Shrewsbury gave the required response from the home setback last time out by taking maximum points in front of a raucous and appreciative crowd of almost 1,000 travelling supporters.
The scoreline does not always tell the full story and Shrewsbury were better by some considerable distance than their hosts, managed by former promotion-winning Town boss Micky Mellon, but could not find a killer touch to put Tranmere to bed.
Instead the door remained ajar and Rovers were afforded a sniff towards the death, but Sam Ricketts’ men never looked troubled. The Shrews boss said afterwards that, despite the narrow winning margin, he was comfortable and unconcerned watching on from the dugout and it was easy to see why.
Shrewsbury had no less than 22 efforts on goal. That is six more than their highest previous attempt of the season – and that was in the 4-3 victory over strugglers Southend.
The visitors were the better side in the first half, but it almost felt like a mis-match after the break, where Salop at times worked their man advantage brilliantly as they launched wave after wave of attacks, but the final touch was lacking.
It was concerning as chance after chance flew wide. Luck evaded the visitors as the superb Ollie Norburn, who led Town very well as skipper, thumped the post against his former side while at least two efforts were cleared off the line.
But on other occasions Ricketts’ side were guilty of a rush of blood or poor decision-making.
It was an important victory for Town. Fans felt let down and deflated following the 3-0 home reverse to Fleetwood seven days previous. There was a mutual feeling that the second half that day was miles below what is accepted and expected from the side this season.
Add in the hefty away following at Prenton Park, Rovers’ lowly position in the early League One table, their injury and discipline problems and the fact that Town were facing a former boss and there were a crucial three points at stake.
Tranmere, in something of a defensive injury crisis having only managed one clean sheet in 11 games previously, did their cause little good by having Connor Jennings sent off for a second yellow card just before half-time. But the visitors were already deservedly one goal to the good. Nobody is quite certain who put the visitors ahead, but it seems like – contrary to reports elsewhere – that Aaron Pierre was the Shrewsbury goalscorer with his first strike for the club.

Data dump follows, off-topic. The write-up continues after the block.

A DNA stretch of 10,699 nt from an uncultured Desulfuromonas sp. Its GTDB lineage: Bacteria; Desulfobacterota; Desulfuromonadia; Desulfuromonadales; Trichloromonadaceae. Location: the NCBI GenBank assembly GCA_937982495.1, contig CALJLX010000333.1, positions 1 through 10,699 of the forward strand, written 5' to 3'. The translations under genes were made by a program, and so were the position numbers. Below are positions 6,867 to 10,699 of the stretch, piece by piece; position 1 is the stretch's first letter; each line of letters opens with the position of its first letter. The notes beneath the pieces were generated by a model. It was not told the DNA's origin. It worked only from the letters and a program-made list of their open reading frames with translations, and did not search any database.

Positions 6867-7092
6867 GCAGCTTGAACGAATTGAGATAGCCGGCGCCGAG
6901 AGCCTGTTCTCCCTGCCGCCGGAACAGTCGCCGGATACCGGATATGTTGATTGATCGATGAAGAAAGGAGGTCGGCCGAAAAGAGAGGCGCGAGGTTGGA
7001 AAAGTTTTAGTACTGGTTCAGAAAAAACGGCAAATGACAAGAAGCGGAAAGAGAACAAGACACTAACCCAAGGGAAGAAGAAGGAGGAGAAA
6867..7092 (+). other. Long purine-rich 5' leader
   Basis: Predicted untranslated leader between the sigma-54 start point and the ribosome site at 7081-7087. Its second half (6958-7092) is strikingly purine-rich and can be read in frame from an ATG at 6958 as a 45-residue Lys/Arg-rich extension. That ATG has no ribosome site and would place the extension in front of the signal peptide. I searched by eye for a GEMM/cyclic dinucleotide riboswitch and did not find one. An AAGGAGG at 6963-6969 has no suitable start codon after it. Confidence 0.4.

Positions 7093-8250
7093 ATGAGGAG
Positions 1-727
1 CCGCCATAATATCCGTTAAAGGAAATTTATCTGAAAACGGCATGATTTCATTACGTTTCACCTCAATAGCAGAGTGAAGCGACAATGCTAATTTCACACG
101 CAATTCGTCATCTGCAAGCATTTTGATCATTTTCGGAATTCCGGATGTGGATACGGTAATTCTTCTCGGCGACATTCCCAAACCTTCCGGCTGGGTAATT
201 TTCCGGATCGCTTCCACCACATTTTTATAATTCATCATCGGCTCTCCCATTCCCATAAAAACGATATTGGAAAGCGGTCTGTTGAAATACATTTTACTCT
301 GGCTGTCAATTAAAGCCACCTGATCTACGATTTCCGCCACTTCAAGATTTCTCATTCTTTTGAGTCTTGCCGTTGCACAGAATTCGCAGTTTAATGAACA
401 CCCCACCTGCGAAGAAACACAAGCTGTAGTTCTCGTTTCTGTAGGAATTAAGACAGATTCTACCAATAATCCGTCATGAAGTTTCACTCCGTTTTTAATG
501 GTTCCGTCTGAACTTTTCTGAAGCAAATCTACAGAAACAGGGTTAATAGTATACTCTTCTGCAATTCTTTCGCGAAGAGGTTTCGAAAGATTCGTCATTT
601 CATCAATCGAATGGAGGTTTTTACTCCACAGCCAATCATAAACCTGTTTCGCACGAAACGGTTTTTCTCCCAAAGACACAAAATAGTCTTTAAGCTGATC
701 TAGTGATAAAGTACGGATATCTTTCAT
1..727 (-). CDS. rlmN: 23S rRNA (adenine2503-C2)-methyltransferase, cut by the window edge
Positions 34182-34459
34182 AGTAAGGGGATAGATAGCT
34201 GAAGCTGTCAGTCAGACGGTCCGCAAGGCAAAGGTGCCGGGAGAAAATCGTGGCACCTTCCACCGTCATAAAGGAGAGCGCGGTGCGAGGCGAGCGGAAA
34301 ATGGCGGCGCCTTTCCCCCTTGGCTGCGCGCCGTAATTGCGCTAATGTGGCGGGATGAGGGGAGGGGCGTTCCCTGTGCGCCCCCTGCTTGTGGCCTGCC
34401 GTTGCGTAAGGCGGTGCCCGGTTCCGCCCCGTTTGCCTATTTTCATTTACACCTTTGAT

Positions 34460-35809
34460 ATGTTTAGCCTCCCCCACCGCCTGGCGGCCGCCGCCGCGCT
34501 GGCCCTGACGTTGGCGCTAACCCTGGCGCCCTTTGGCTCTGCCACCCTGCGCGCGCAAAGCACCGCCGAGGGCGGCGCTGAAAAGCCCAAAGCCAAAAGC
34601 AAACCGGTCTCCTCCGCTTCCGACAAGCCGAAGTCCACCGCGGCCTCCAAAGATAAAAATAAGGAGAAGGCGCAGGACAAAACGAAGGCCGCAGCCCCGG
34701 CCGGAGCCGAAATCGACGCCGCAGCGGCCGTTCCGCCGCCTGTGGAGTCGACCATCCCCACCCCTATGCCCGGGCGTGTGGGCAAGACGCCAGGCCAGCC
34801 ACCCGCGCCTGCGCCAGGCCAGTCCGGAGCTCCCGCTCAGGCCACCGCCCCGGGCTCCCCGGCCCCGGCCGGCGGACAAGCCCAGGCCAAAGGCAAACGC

Striker Callum Lang was lurking at the far post and looked like he may have got a touch, but Pierre’s well-taken finish across goal seemingly went in off the woodwork rather than being turned in by Lang – but all strikers worth their salt are meant to sniff out goals.
Pierre, who jetted out to Grenada to join his international side 24 hours later, admitted afterwards that Wigan loanee Lang had said the goal belonged to the defender.
In truth, Lang should already have put Salop one to the good by that point as he directed a header wide of the near post following Ryan Giles’ fine delivery.
Town had got into their stride well after 15 minutes. It took a little while to settle as the hosts started brightly, but Shrews’ quality soon began to shine through.
Ricketts’ side looked particularly good when shifting the ball from side to side, Norburn and Sean Goss using their passing range, while Josh Laurent’s runs from deep are always a threat.
Lang and fellow striker Daniel Udoh – a surprise starter with Jason Cummings rested on the bench alongside the returning Fejiri Okenabirhie – were tireless in their running in the first half and real thorns in Tranmere’s defence.
It was soon apparent to the home side’s makeshift defence they would have little time to dally on the ball.
Once Jennings was shown a second yellow card by Craig Hicks for what appeared on first viewing a 50-50 challenge, it felt like Mellon’s men faced a tough old second half.
And that came to fruition pretty quickly after the restart. Town seemed to have so much space, particularly in midfield, where they were picking their passes and launching attacks. Tranmere could not keep the ball.
How Shrewsbury didn’t add to their goal tally is a mystery. With 10 goals after their first 11 league games, Town are the second-lowest scorers in League One after Bolton – who had to play their academy side for the first month or so.
That statistic has to be a concern. Their lack of accuracy in front of goal is pretty surprising when you consider they are in the handy position of 12th, just three points off a play-off position.
But the fact they were able to create so many openings – and very clear ones at that – against an admittedly limited Tranmere side is a boost. On another day they would have scored more than one.
That encouraging position in the table is down to the resilient and organised defensive side to Town. The shutout made it five from 11 in the league this season and that is a record not to be sniffed at.
Stopping teams from scoring against them means that Shrews only need to make one moment count to take maximum points.
There was always the concern that the lack of a second goal would bite them on the backside. The home fans became encouraged and Rovers only needed one chance. That fell to Neil Danns in minute 95, but Max O’Leary did his job with a top stop.
Town, who did not use Shaun Whalley, Dave Edwards or Jason Cummings from the bench while Steve Morison again didn’t travel, won comfortably. Almost 1,000 away fans were delighted as Ricketts punched the air and patted the badge.
Just the response needed.